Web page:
President Biden exits after delivering the State of the Union address at the U.S. Capitol in Washington, D.C., on Tuesday, Feb. 7, 2023. 

President Biden exits after delivering the State of the Union address at the U.S. Capitol in Washington, D.C., on Tuesday, Feb. 7, 2023.  (Jacquelyn Martin/AP/Bloomberg via Getty Images)

President Biden, center, speaks during a State of the Union address at the U.S. Capitol in Washington, D.C., on Tuesday, Feb. 7, 2023. 

President Biden, center, speaks during a State of the Union address at the U.S. Capitol in Washington, D.C., on Tuesday, Feb. 7, 2023.  (Nathan Howard/Bloomberg via Getty Images)

President Biden addressed competition with China during Tuesday evening’s address, saying he welcomed competition but would act swiftly to push back on any action that threatens U.S. sovereignty. 

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“But make no mistake about it: as we made clear last week, if China’s threatens our sovereignty, we will act to protect our country. And we did,” said Biden, referencing the Chinese spy balloon that was shot down by the U.S. military last week.

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Politics

Georgia Senate votes to block COVID-19 vaccine requirements at schools, government agencies

The Georgia Senate approved a measure Tuesday to prohibit schools and most state and local government agencies from mandating the coronavirus vaccine.

The legislation, Georgia State Senate Bill 1, passed the state Senate 31-21. The bill would not apply to healthcare providers subject to federal requirements that employees must be vaccinated to continue receiving federal payments.

A one-year ban on vaccine requirements was enacted last year, and this bill would make that measure permanent.

“We have lived for a year under the previous version of this law,” said Republican state Sen. Greg Dolezal, the bill’s main sponsor. “That law is set to sunset this summer so we just removed the sunset and said that we’re never going to have a day in Georgia where governments refuse services to its constituents based on whether or not they have received a COVID-19 vaccine.”

BIDEN ADMINISTRATION PUSHES BACK ON GOP EFFORT TO END VACCINE REQUIREMENT FOR INTERNATIONAL AIR TRAVELERS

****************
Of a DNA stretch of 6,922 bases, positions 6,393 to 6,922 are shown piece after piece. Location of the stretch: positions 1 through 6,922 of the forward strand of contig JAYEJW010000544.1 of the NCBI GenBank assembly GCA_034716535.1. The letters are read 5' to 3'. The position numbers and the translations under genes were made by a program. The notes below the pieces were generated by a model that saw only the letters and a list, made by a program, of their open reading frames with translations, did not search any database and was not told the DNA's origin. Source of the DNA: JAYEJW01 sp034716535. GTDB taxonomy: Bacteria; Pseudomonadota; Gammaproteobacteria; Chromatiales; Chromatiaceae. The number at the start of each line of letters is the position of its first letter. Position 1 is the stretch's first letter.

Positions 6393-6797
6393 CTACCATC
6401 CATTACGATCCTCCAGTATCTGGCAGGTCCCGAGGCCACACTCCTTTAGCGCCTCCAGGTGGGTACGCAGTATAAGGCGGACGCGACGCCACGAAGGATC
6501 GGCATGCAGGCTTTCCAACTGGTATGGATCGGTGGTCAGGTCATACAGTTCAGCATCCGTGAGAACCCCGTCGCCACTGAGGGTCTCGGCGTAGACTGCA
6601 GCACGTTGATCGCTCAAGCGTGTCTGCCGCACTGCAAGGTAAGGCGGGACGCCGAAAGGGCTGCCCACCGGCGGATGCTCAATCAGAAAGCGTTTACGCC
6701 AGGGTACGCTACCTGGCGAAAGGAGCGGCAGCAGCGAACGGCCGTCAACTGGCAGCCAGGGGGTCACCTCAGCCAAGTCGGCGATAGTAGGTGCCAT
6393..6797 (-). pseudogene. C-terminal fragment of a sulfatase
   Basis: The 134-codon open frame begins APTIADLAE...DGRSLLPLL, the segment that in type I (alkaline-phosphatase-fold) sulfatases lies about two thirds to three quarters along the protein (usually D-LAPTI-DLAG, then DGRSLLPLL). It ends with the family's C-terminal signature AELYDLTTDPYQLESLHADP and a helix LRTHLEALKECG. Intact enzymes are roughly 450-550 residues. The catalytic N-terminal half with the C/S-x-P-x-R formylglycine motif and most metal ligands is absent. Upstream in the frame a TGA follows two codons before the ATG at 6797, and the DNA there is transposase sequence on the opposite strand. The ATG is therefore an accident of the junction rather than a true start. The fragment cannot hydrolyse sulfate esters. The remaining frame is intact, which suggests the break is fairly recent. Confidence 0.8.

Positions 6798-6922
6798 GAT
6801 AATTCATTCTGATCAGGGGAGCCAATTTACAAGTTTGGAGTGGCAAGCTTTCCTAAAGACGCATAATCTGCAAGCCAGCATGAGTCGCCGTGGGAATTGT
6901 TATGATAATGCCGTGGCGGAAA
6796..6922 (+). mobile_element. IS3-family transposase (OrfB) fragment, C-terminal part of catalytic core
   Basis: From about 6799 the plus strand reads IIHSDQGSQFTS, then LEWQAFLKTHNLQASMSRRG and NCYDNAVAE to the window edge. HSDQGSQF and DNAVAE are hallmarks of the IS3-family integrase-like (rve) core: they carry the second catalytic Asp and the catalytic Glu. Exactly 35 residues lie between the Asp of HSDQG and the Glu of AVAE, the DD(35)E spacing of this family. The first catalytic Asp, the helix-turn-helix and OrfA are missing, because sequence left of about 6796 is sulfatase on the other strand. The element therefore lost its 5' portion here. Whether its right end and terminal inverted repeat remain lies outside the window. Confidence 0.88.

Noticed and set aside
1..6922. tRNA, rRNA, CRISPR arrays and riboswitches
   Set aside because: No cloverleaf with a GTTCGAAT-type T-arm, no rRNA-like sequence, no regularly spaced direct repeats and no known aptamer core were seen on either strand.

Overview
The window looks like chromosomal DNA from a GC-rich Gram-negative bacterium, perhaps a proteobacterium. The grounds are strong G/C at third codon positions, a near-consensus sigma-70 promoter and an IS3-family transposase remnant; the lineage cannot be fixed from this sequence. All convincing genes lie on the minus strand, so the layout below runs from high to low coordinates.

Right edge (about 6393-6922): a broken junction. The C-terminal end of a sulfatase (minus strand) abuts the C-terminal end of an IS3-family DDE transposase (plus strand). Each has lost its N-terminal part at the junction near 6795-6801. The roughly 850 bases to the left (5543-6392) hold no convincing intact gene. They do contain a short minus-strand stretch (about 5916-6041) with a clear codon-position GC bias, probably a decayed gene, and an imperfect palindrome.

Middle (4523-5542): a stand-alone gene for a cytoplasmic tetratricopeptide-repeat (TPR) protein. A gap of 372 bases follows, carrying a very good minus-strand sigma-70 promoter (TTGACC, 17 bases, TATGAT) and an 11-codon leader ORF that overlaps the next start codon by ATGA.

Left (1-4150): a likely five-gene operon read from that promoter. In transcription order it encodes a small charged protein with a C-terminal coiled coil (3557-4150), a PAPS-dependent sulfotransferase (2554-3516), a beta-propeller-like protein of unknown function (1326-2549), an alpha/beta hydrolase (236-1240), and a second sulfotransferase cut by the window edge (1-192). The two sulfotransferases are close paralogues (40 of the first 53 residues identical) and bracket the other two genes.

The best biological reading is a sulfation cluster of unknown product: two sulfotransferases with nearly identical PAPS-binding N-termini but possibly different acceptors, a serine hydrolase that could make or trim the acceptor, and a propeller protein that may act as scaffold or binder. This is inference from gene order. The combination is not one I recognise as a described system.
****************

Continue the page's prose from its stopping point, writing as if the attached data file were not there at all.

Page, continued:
The Georgia Senate approved a measure Tuesday to prohibit schools and most state and local government agencies from mandating the coronavirus vaccine.

The Georgia Senate approved a measure Tuesday to prohibit schools and most state and local government agencies from mandating the coronavirus vaccine. (AP Photo/Nam Y. Huh)

Dolezal said he does not believe the government should “discriminate against citizens” based on their vaccination status.

The current one-year ban passed in 2022 is set to expire on June 30.

“We know that there’s been a movement building in America to demonize vaccinations and do it in the name of individual rights,” Democrat Sen. Nan Orrock said, adding that lawmakers who voted for the new bill are “fundamentally signing on to the anti-vaccination movement” and tying the government’s hands should COVID-19 worsen again.

The bill bans state agencies, local governments, schools and colleges from requiring proof of vaccination.

The bill would not apply to healthcare providers subject to federal requirements that employees must be vaccinated to continue receiving federal payments.

The bill would not apply to healthcare providers subject to federal requirements that employees must be vaccinated to continue receiving federal payments. (Paul Hennessy/SOPA Images/LightRocket via Getty Images)

“When we throw bills up on the floor and take votes on them in the General Assembly that result in further undermining the public’s faith in vaccines and in public health measures, I think that poses a danger to all of us in the long run,” Orrock said. “It is not wise.”

Republican Sen. Ben Watson, a medical doctor, said a mandate is not needed since the virus has become less severe.